Earlier this year, I had the pleasure of reading and reviewing Suede bassist Mat Osman’s first novel, The Ruins (see here) which was a mystery involving identical twin brothers and a lost album. It was a brilliant and complex novel full of rock’n’roll. Now it’s early September and it’s Mat’s younger brother’s turn to publish his first novel! It’s another mystery, but swaps twins and rock’n’roll for a retirement village and land ownership issues. Luckily, there need be no sibling rivalry, for TTMC (as I shall abbreviate the title to) is also brilliant and complex, insightful as well as hugely entertaining.
Coopers Chase is a large ‘luxury’ retirement village in Kent. Every Thursday four of the residents get together to look at cold cases from the files of a retired police inspector who is now in the development’s nursing home. The quartet of amateur sleuths are led by Elizabeth, who is extremely intelligent, a feisty and well-connected woman. Ibrahim, a retired psychiatrist and Ron, a former fire-brand shop steward each provide their own skills to the foursome. Then there is Joyce, the newest recruit after Penny became bedridden. Joyce had been a nurse, and it was when Elizabeth came to ask her advice about a stabbing that she joined the group.
Coopers Chase was built on the grounds of a former nunnery by developer Ian Ventham, who has ambitious plans to expand it further, moving the site’s graveyard to add another cluster of homes, and he’d like to buy the adjoining farmland too, although the owner is resisting. He’s planning to swap builders too, getting rid of the infamous Tony Curran and bringing in Polish Bogdan. Tony won’t be happy…
So when Tony is discovered dead with his head caved in, it seems to point straight to Ian… but someone left a photo on the body which appears to incriminate others.
This is just the kind of live case that Elizabeth and her three friends have been itching to investigate for themselves, but they know that they can’t get in the police’s way (well, not too much: actually they’re always one step ahead!). It’s a good thing they made friends with PC Donna de Freitas when she came to give them a talk about home security. Donna is desperate to do more proper policing, and with Elizabeth and co’s help, gets onto the murder squad led by DCI Chris Hudson. Donna and Chris will find they have met their match in the Thursday Murder Club!
I won’t expound on the story further. The plot is brilliantly conceived and the gradual reveal throughout the novel is so well done, and complete with blind alleys and red herrings to keep us on our toes. It could be considered ‘cosy crime’ as the gore quotient is minimal, however the mystery itself is not quite that cosy because real life isn’t cosy, usually…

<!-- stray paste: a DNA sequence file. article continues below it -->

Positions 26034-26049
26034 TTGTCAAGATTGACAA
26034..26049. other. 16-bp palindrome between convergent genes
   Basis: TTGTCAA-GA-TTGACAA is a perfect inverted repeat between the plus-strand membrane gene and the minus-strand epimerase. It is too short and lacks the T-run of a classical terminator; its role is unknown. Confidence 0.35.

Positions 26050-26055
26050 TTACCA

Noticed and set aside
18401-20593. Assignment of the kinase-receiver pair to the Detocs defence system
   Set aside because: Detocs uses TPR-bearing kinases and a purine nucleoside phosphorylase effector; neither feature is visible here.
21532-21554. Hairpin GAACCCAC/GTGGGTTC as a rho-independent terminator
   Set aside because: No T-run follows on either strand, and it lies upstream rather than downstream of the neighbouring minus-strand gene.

What made this novel such a delight to read were all the characters, each of the main ones realised in excellent detail, but the supporting cast was also rich in character too. Richard Osman had me giggling away on many an occasion as he twisted stereotypes and introduced irreverent in-jokes and references. But this isn’t just a comedy novel, there’s much more going on at a deeper level as we get to know these elderly folk. From keeping their memory and activities going, general infirmity, to grieving at being left behind when a loved one dies, dealing with depression and suicidal thoughts, we get to experience what it’s like for them in their later years and Osman builds all these concerns into the novel with much pathos, developing far more complexities into his characters.
Osman keeps the chapters fairly short, alternating between the foursome and the police’s activities and Joyce’s diaries. Joyce’s diaries are a particular source of joy. Not only is she a kind and caring person, but she is extremely excited at having been taken under Elizabeth’s wing…
“I have become someone who has to keep their mobile on.”
That really tickled me!
I was going to take issue with Osman at one point where he has DCI Hudson think: “If Chris had his way he would hibernate for the summer. He has not worn shorts since 1987.” The pedant in me was shouting ‘aestivate’ not ‘hibernate’ – but then I thought DCI Hudson, although not thick, might not know that word, nor readers who haven’t done Latin, so it’s right that the character lacks that precision. More fool me, eh?
Coming from such a well-known TV personality, this novel is bound to be one of this autumn’s big hitters, but I am delighted to say that it transcends the hype. I enjoyed every minute of this book, and can’t wait for Osman to write another, and I’m desperate already to see The Thursday Murder Club on the telly or big screen…
P.S. Having just watched the launch zoom between Osman and Alexander Armstrong, the sequel is in editing, and Steven Spielberg signed the film rights. YES!
Source: ARC for review – thank you! Richard Osman, The Thursday Murder Club, Penguin Viking, 3 Sept 2020, hardback, 400 pages.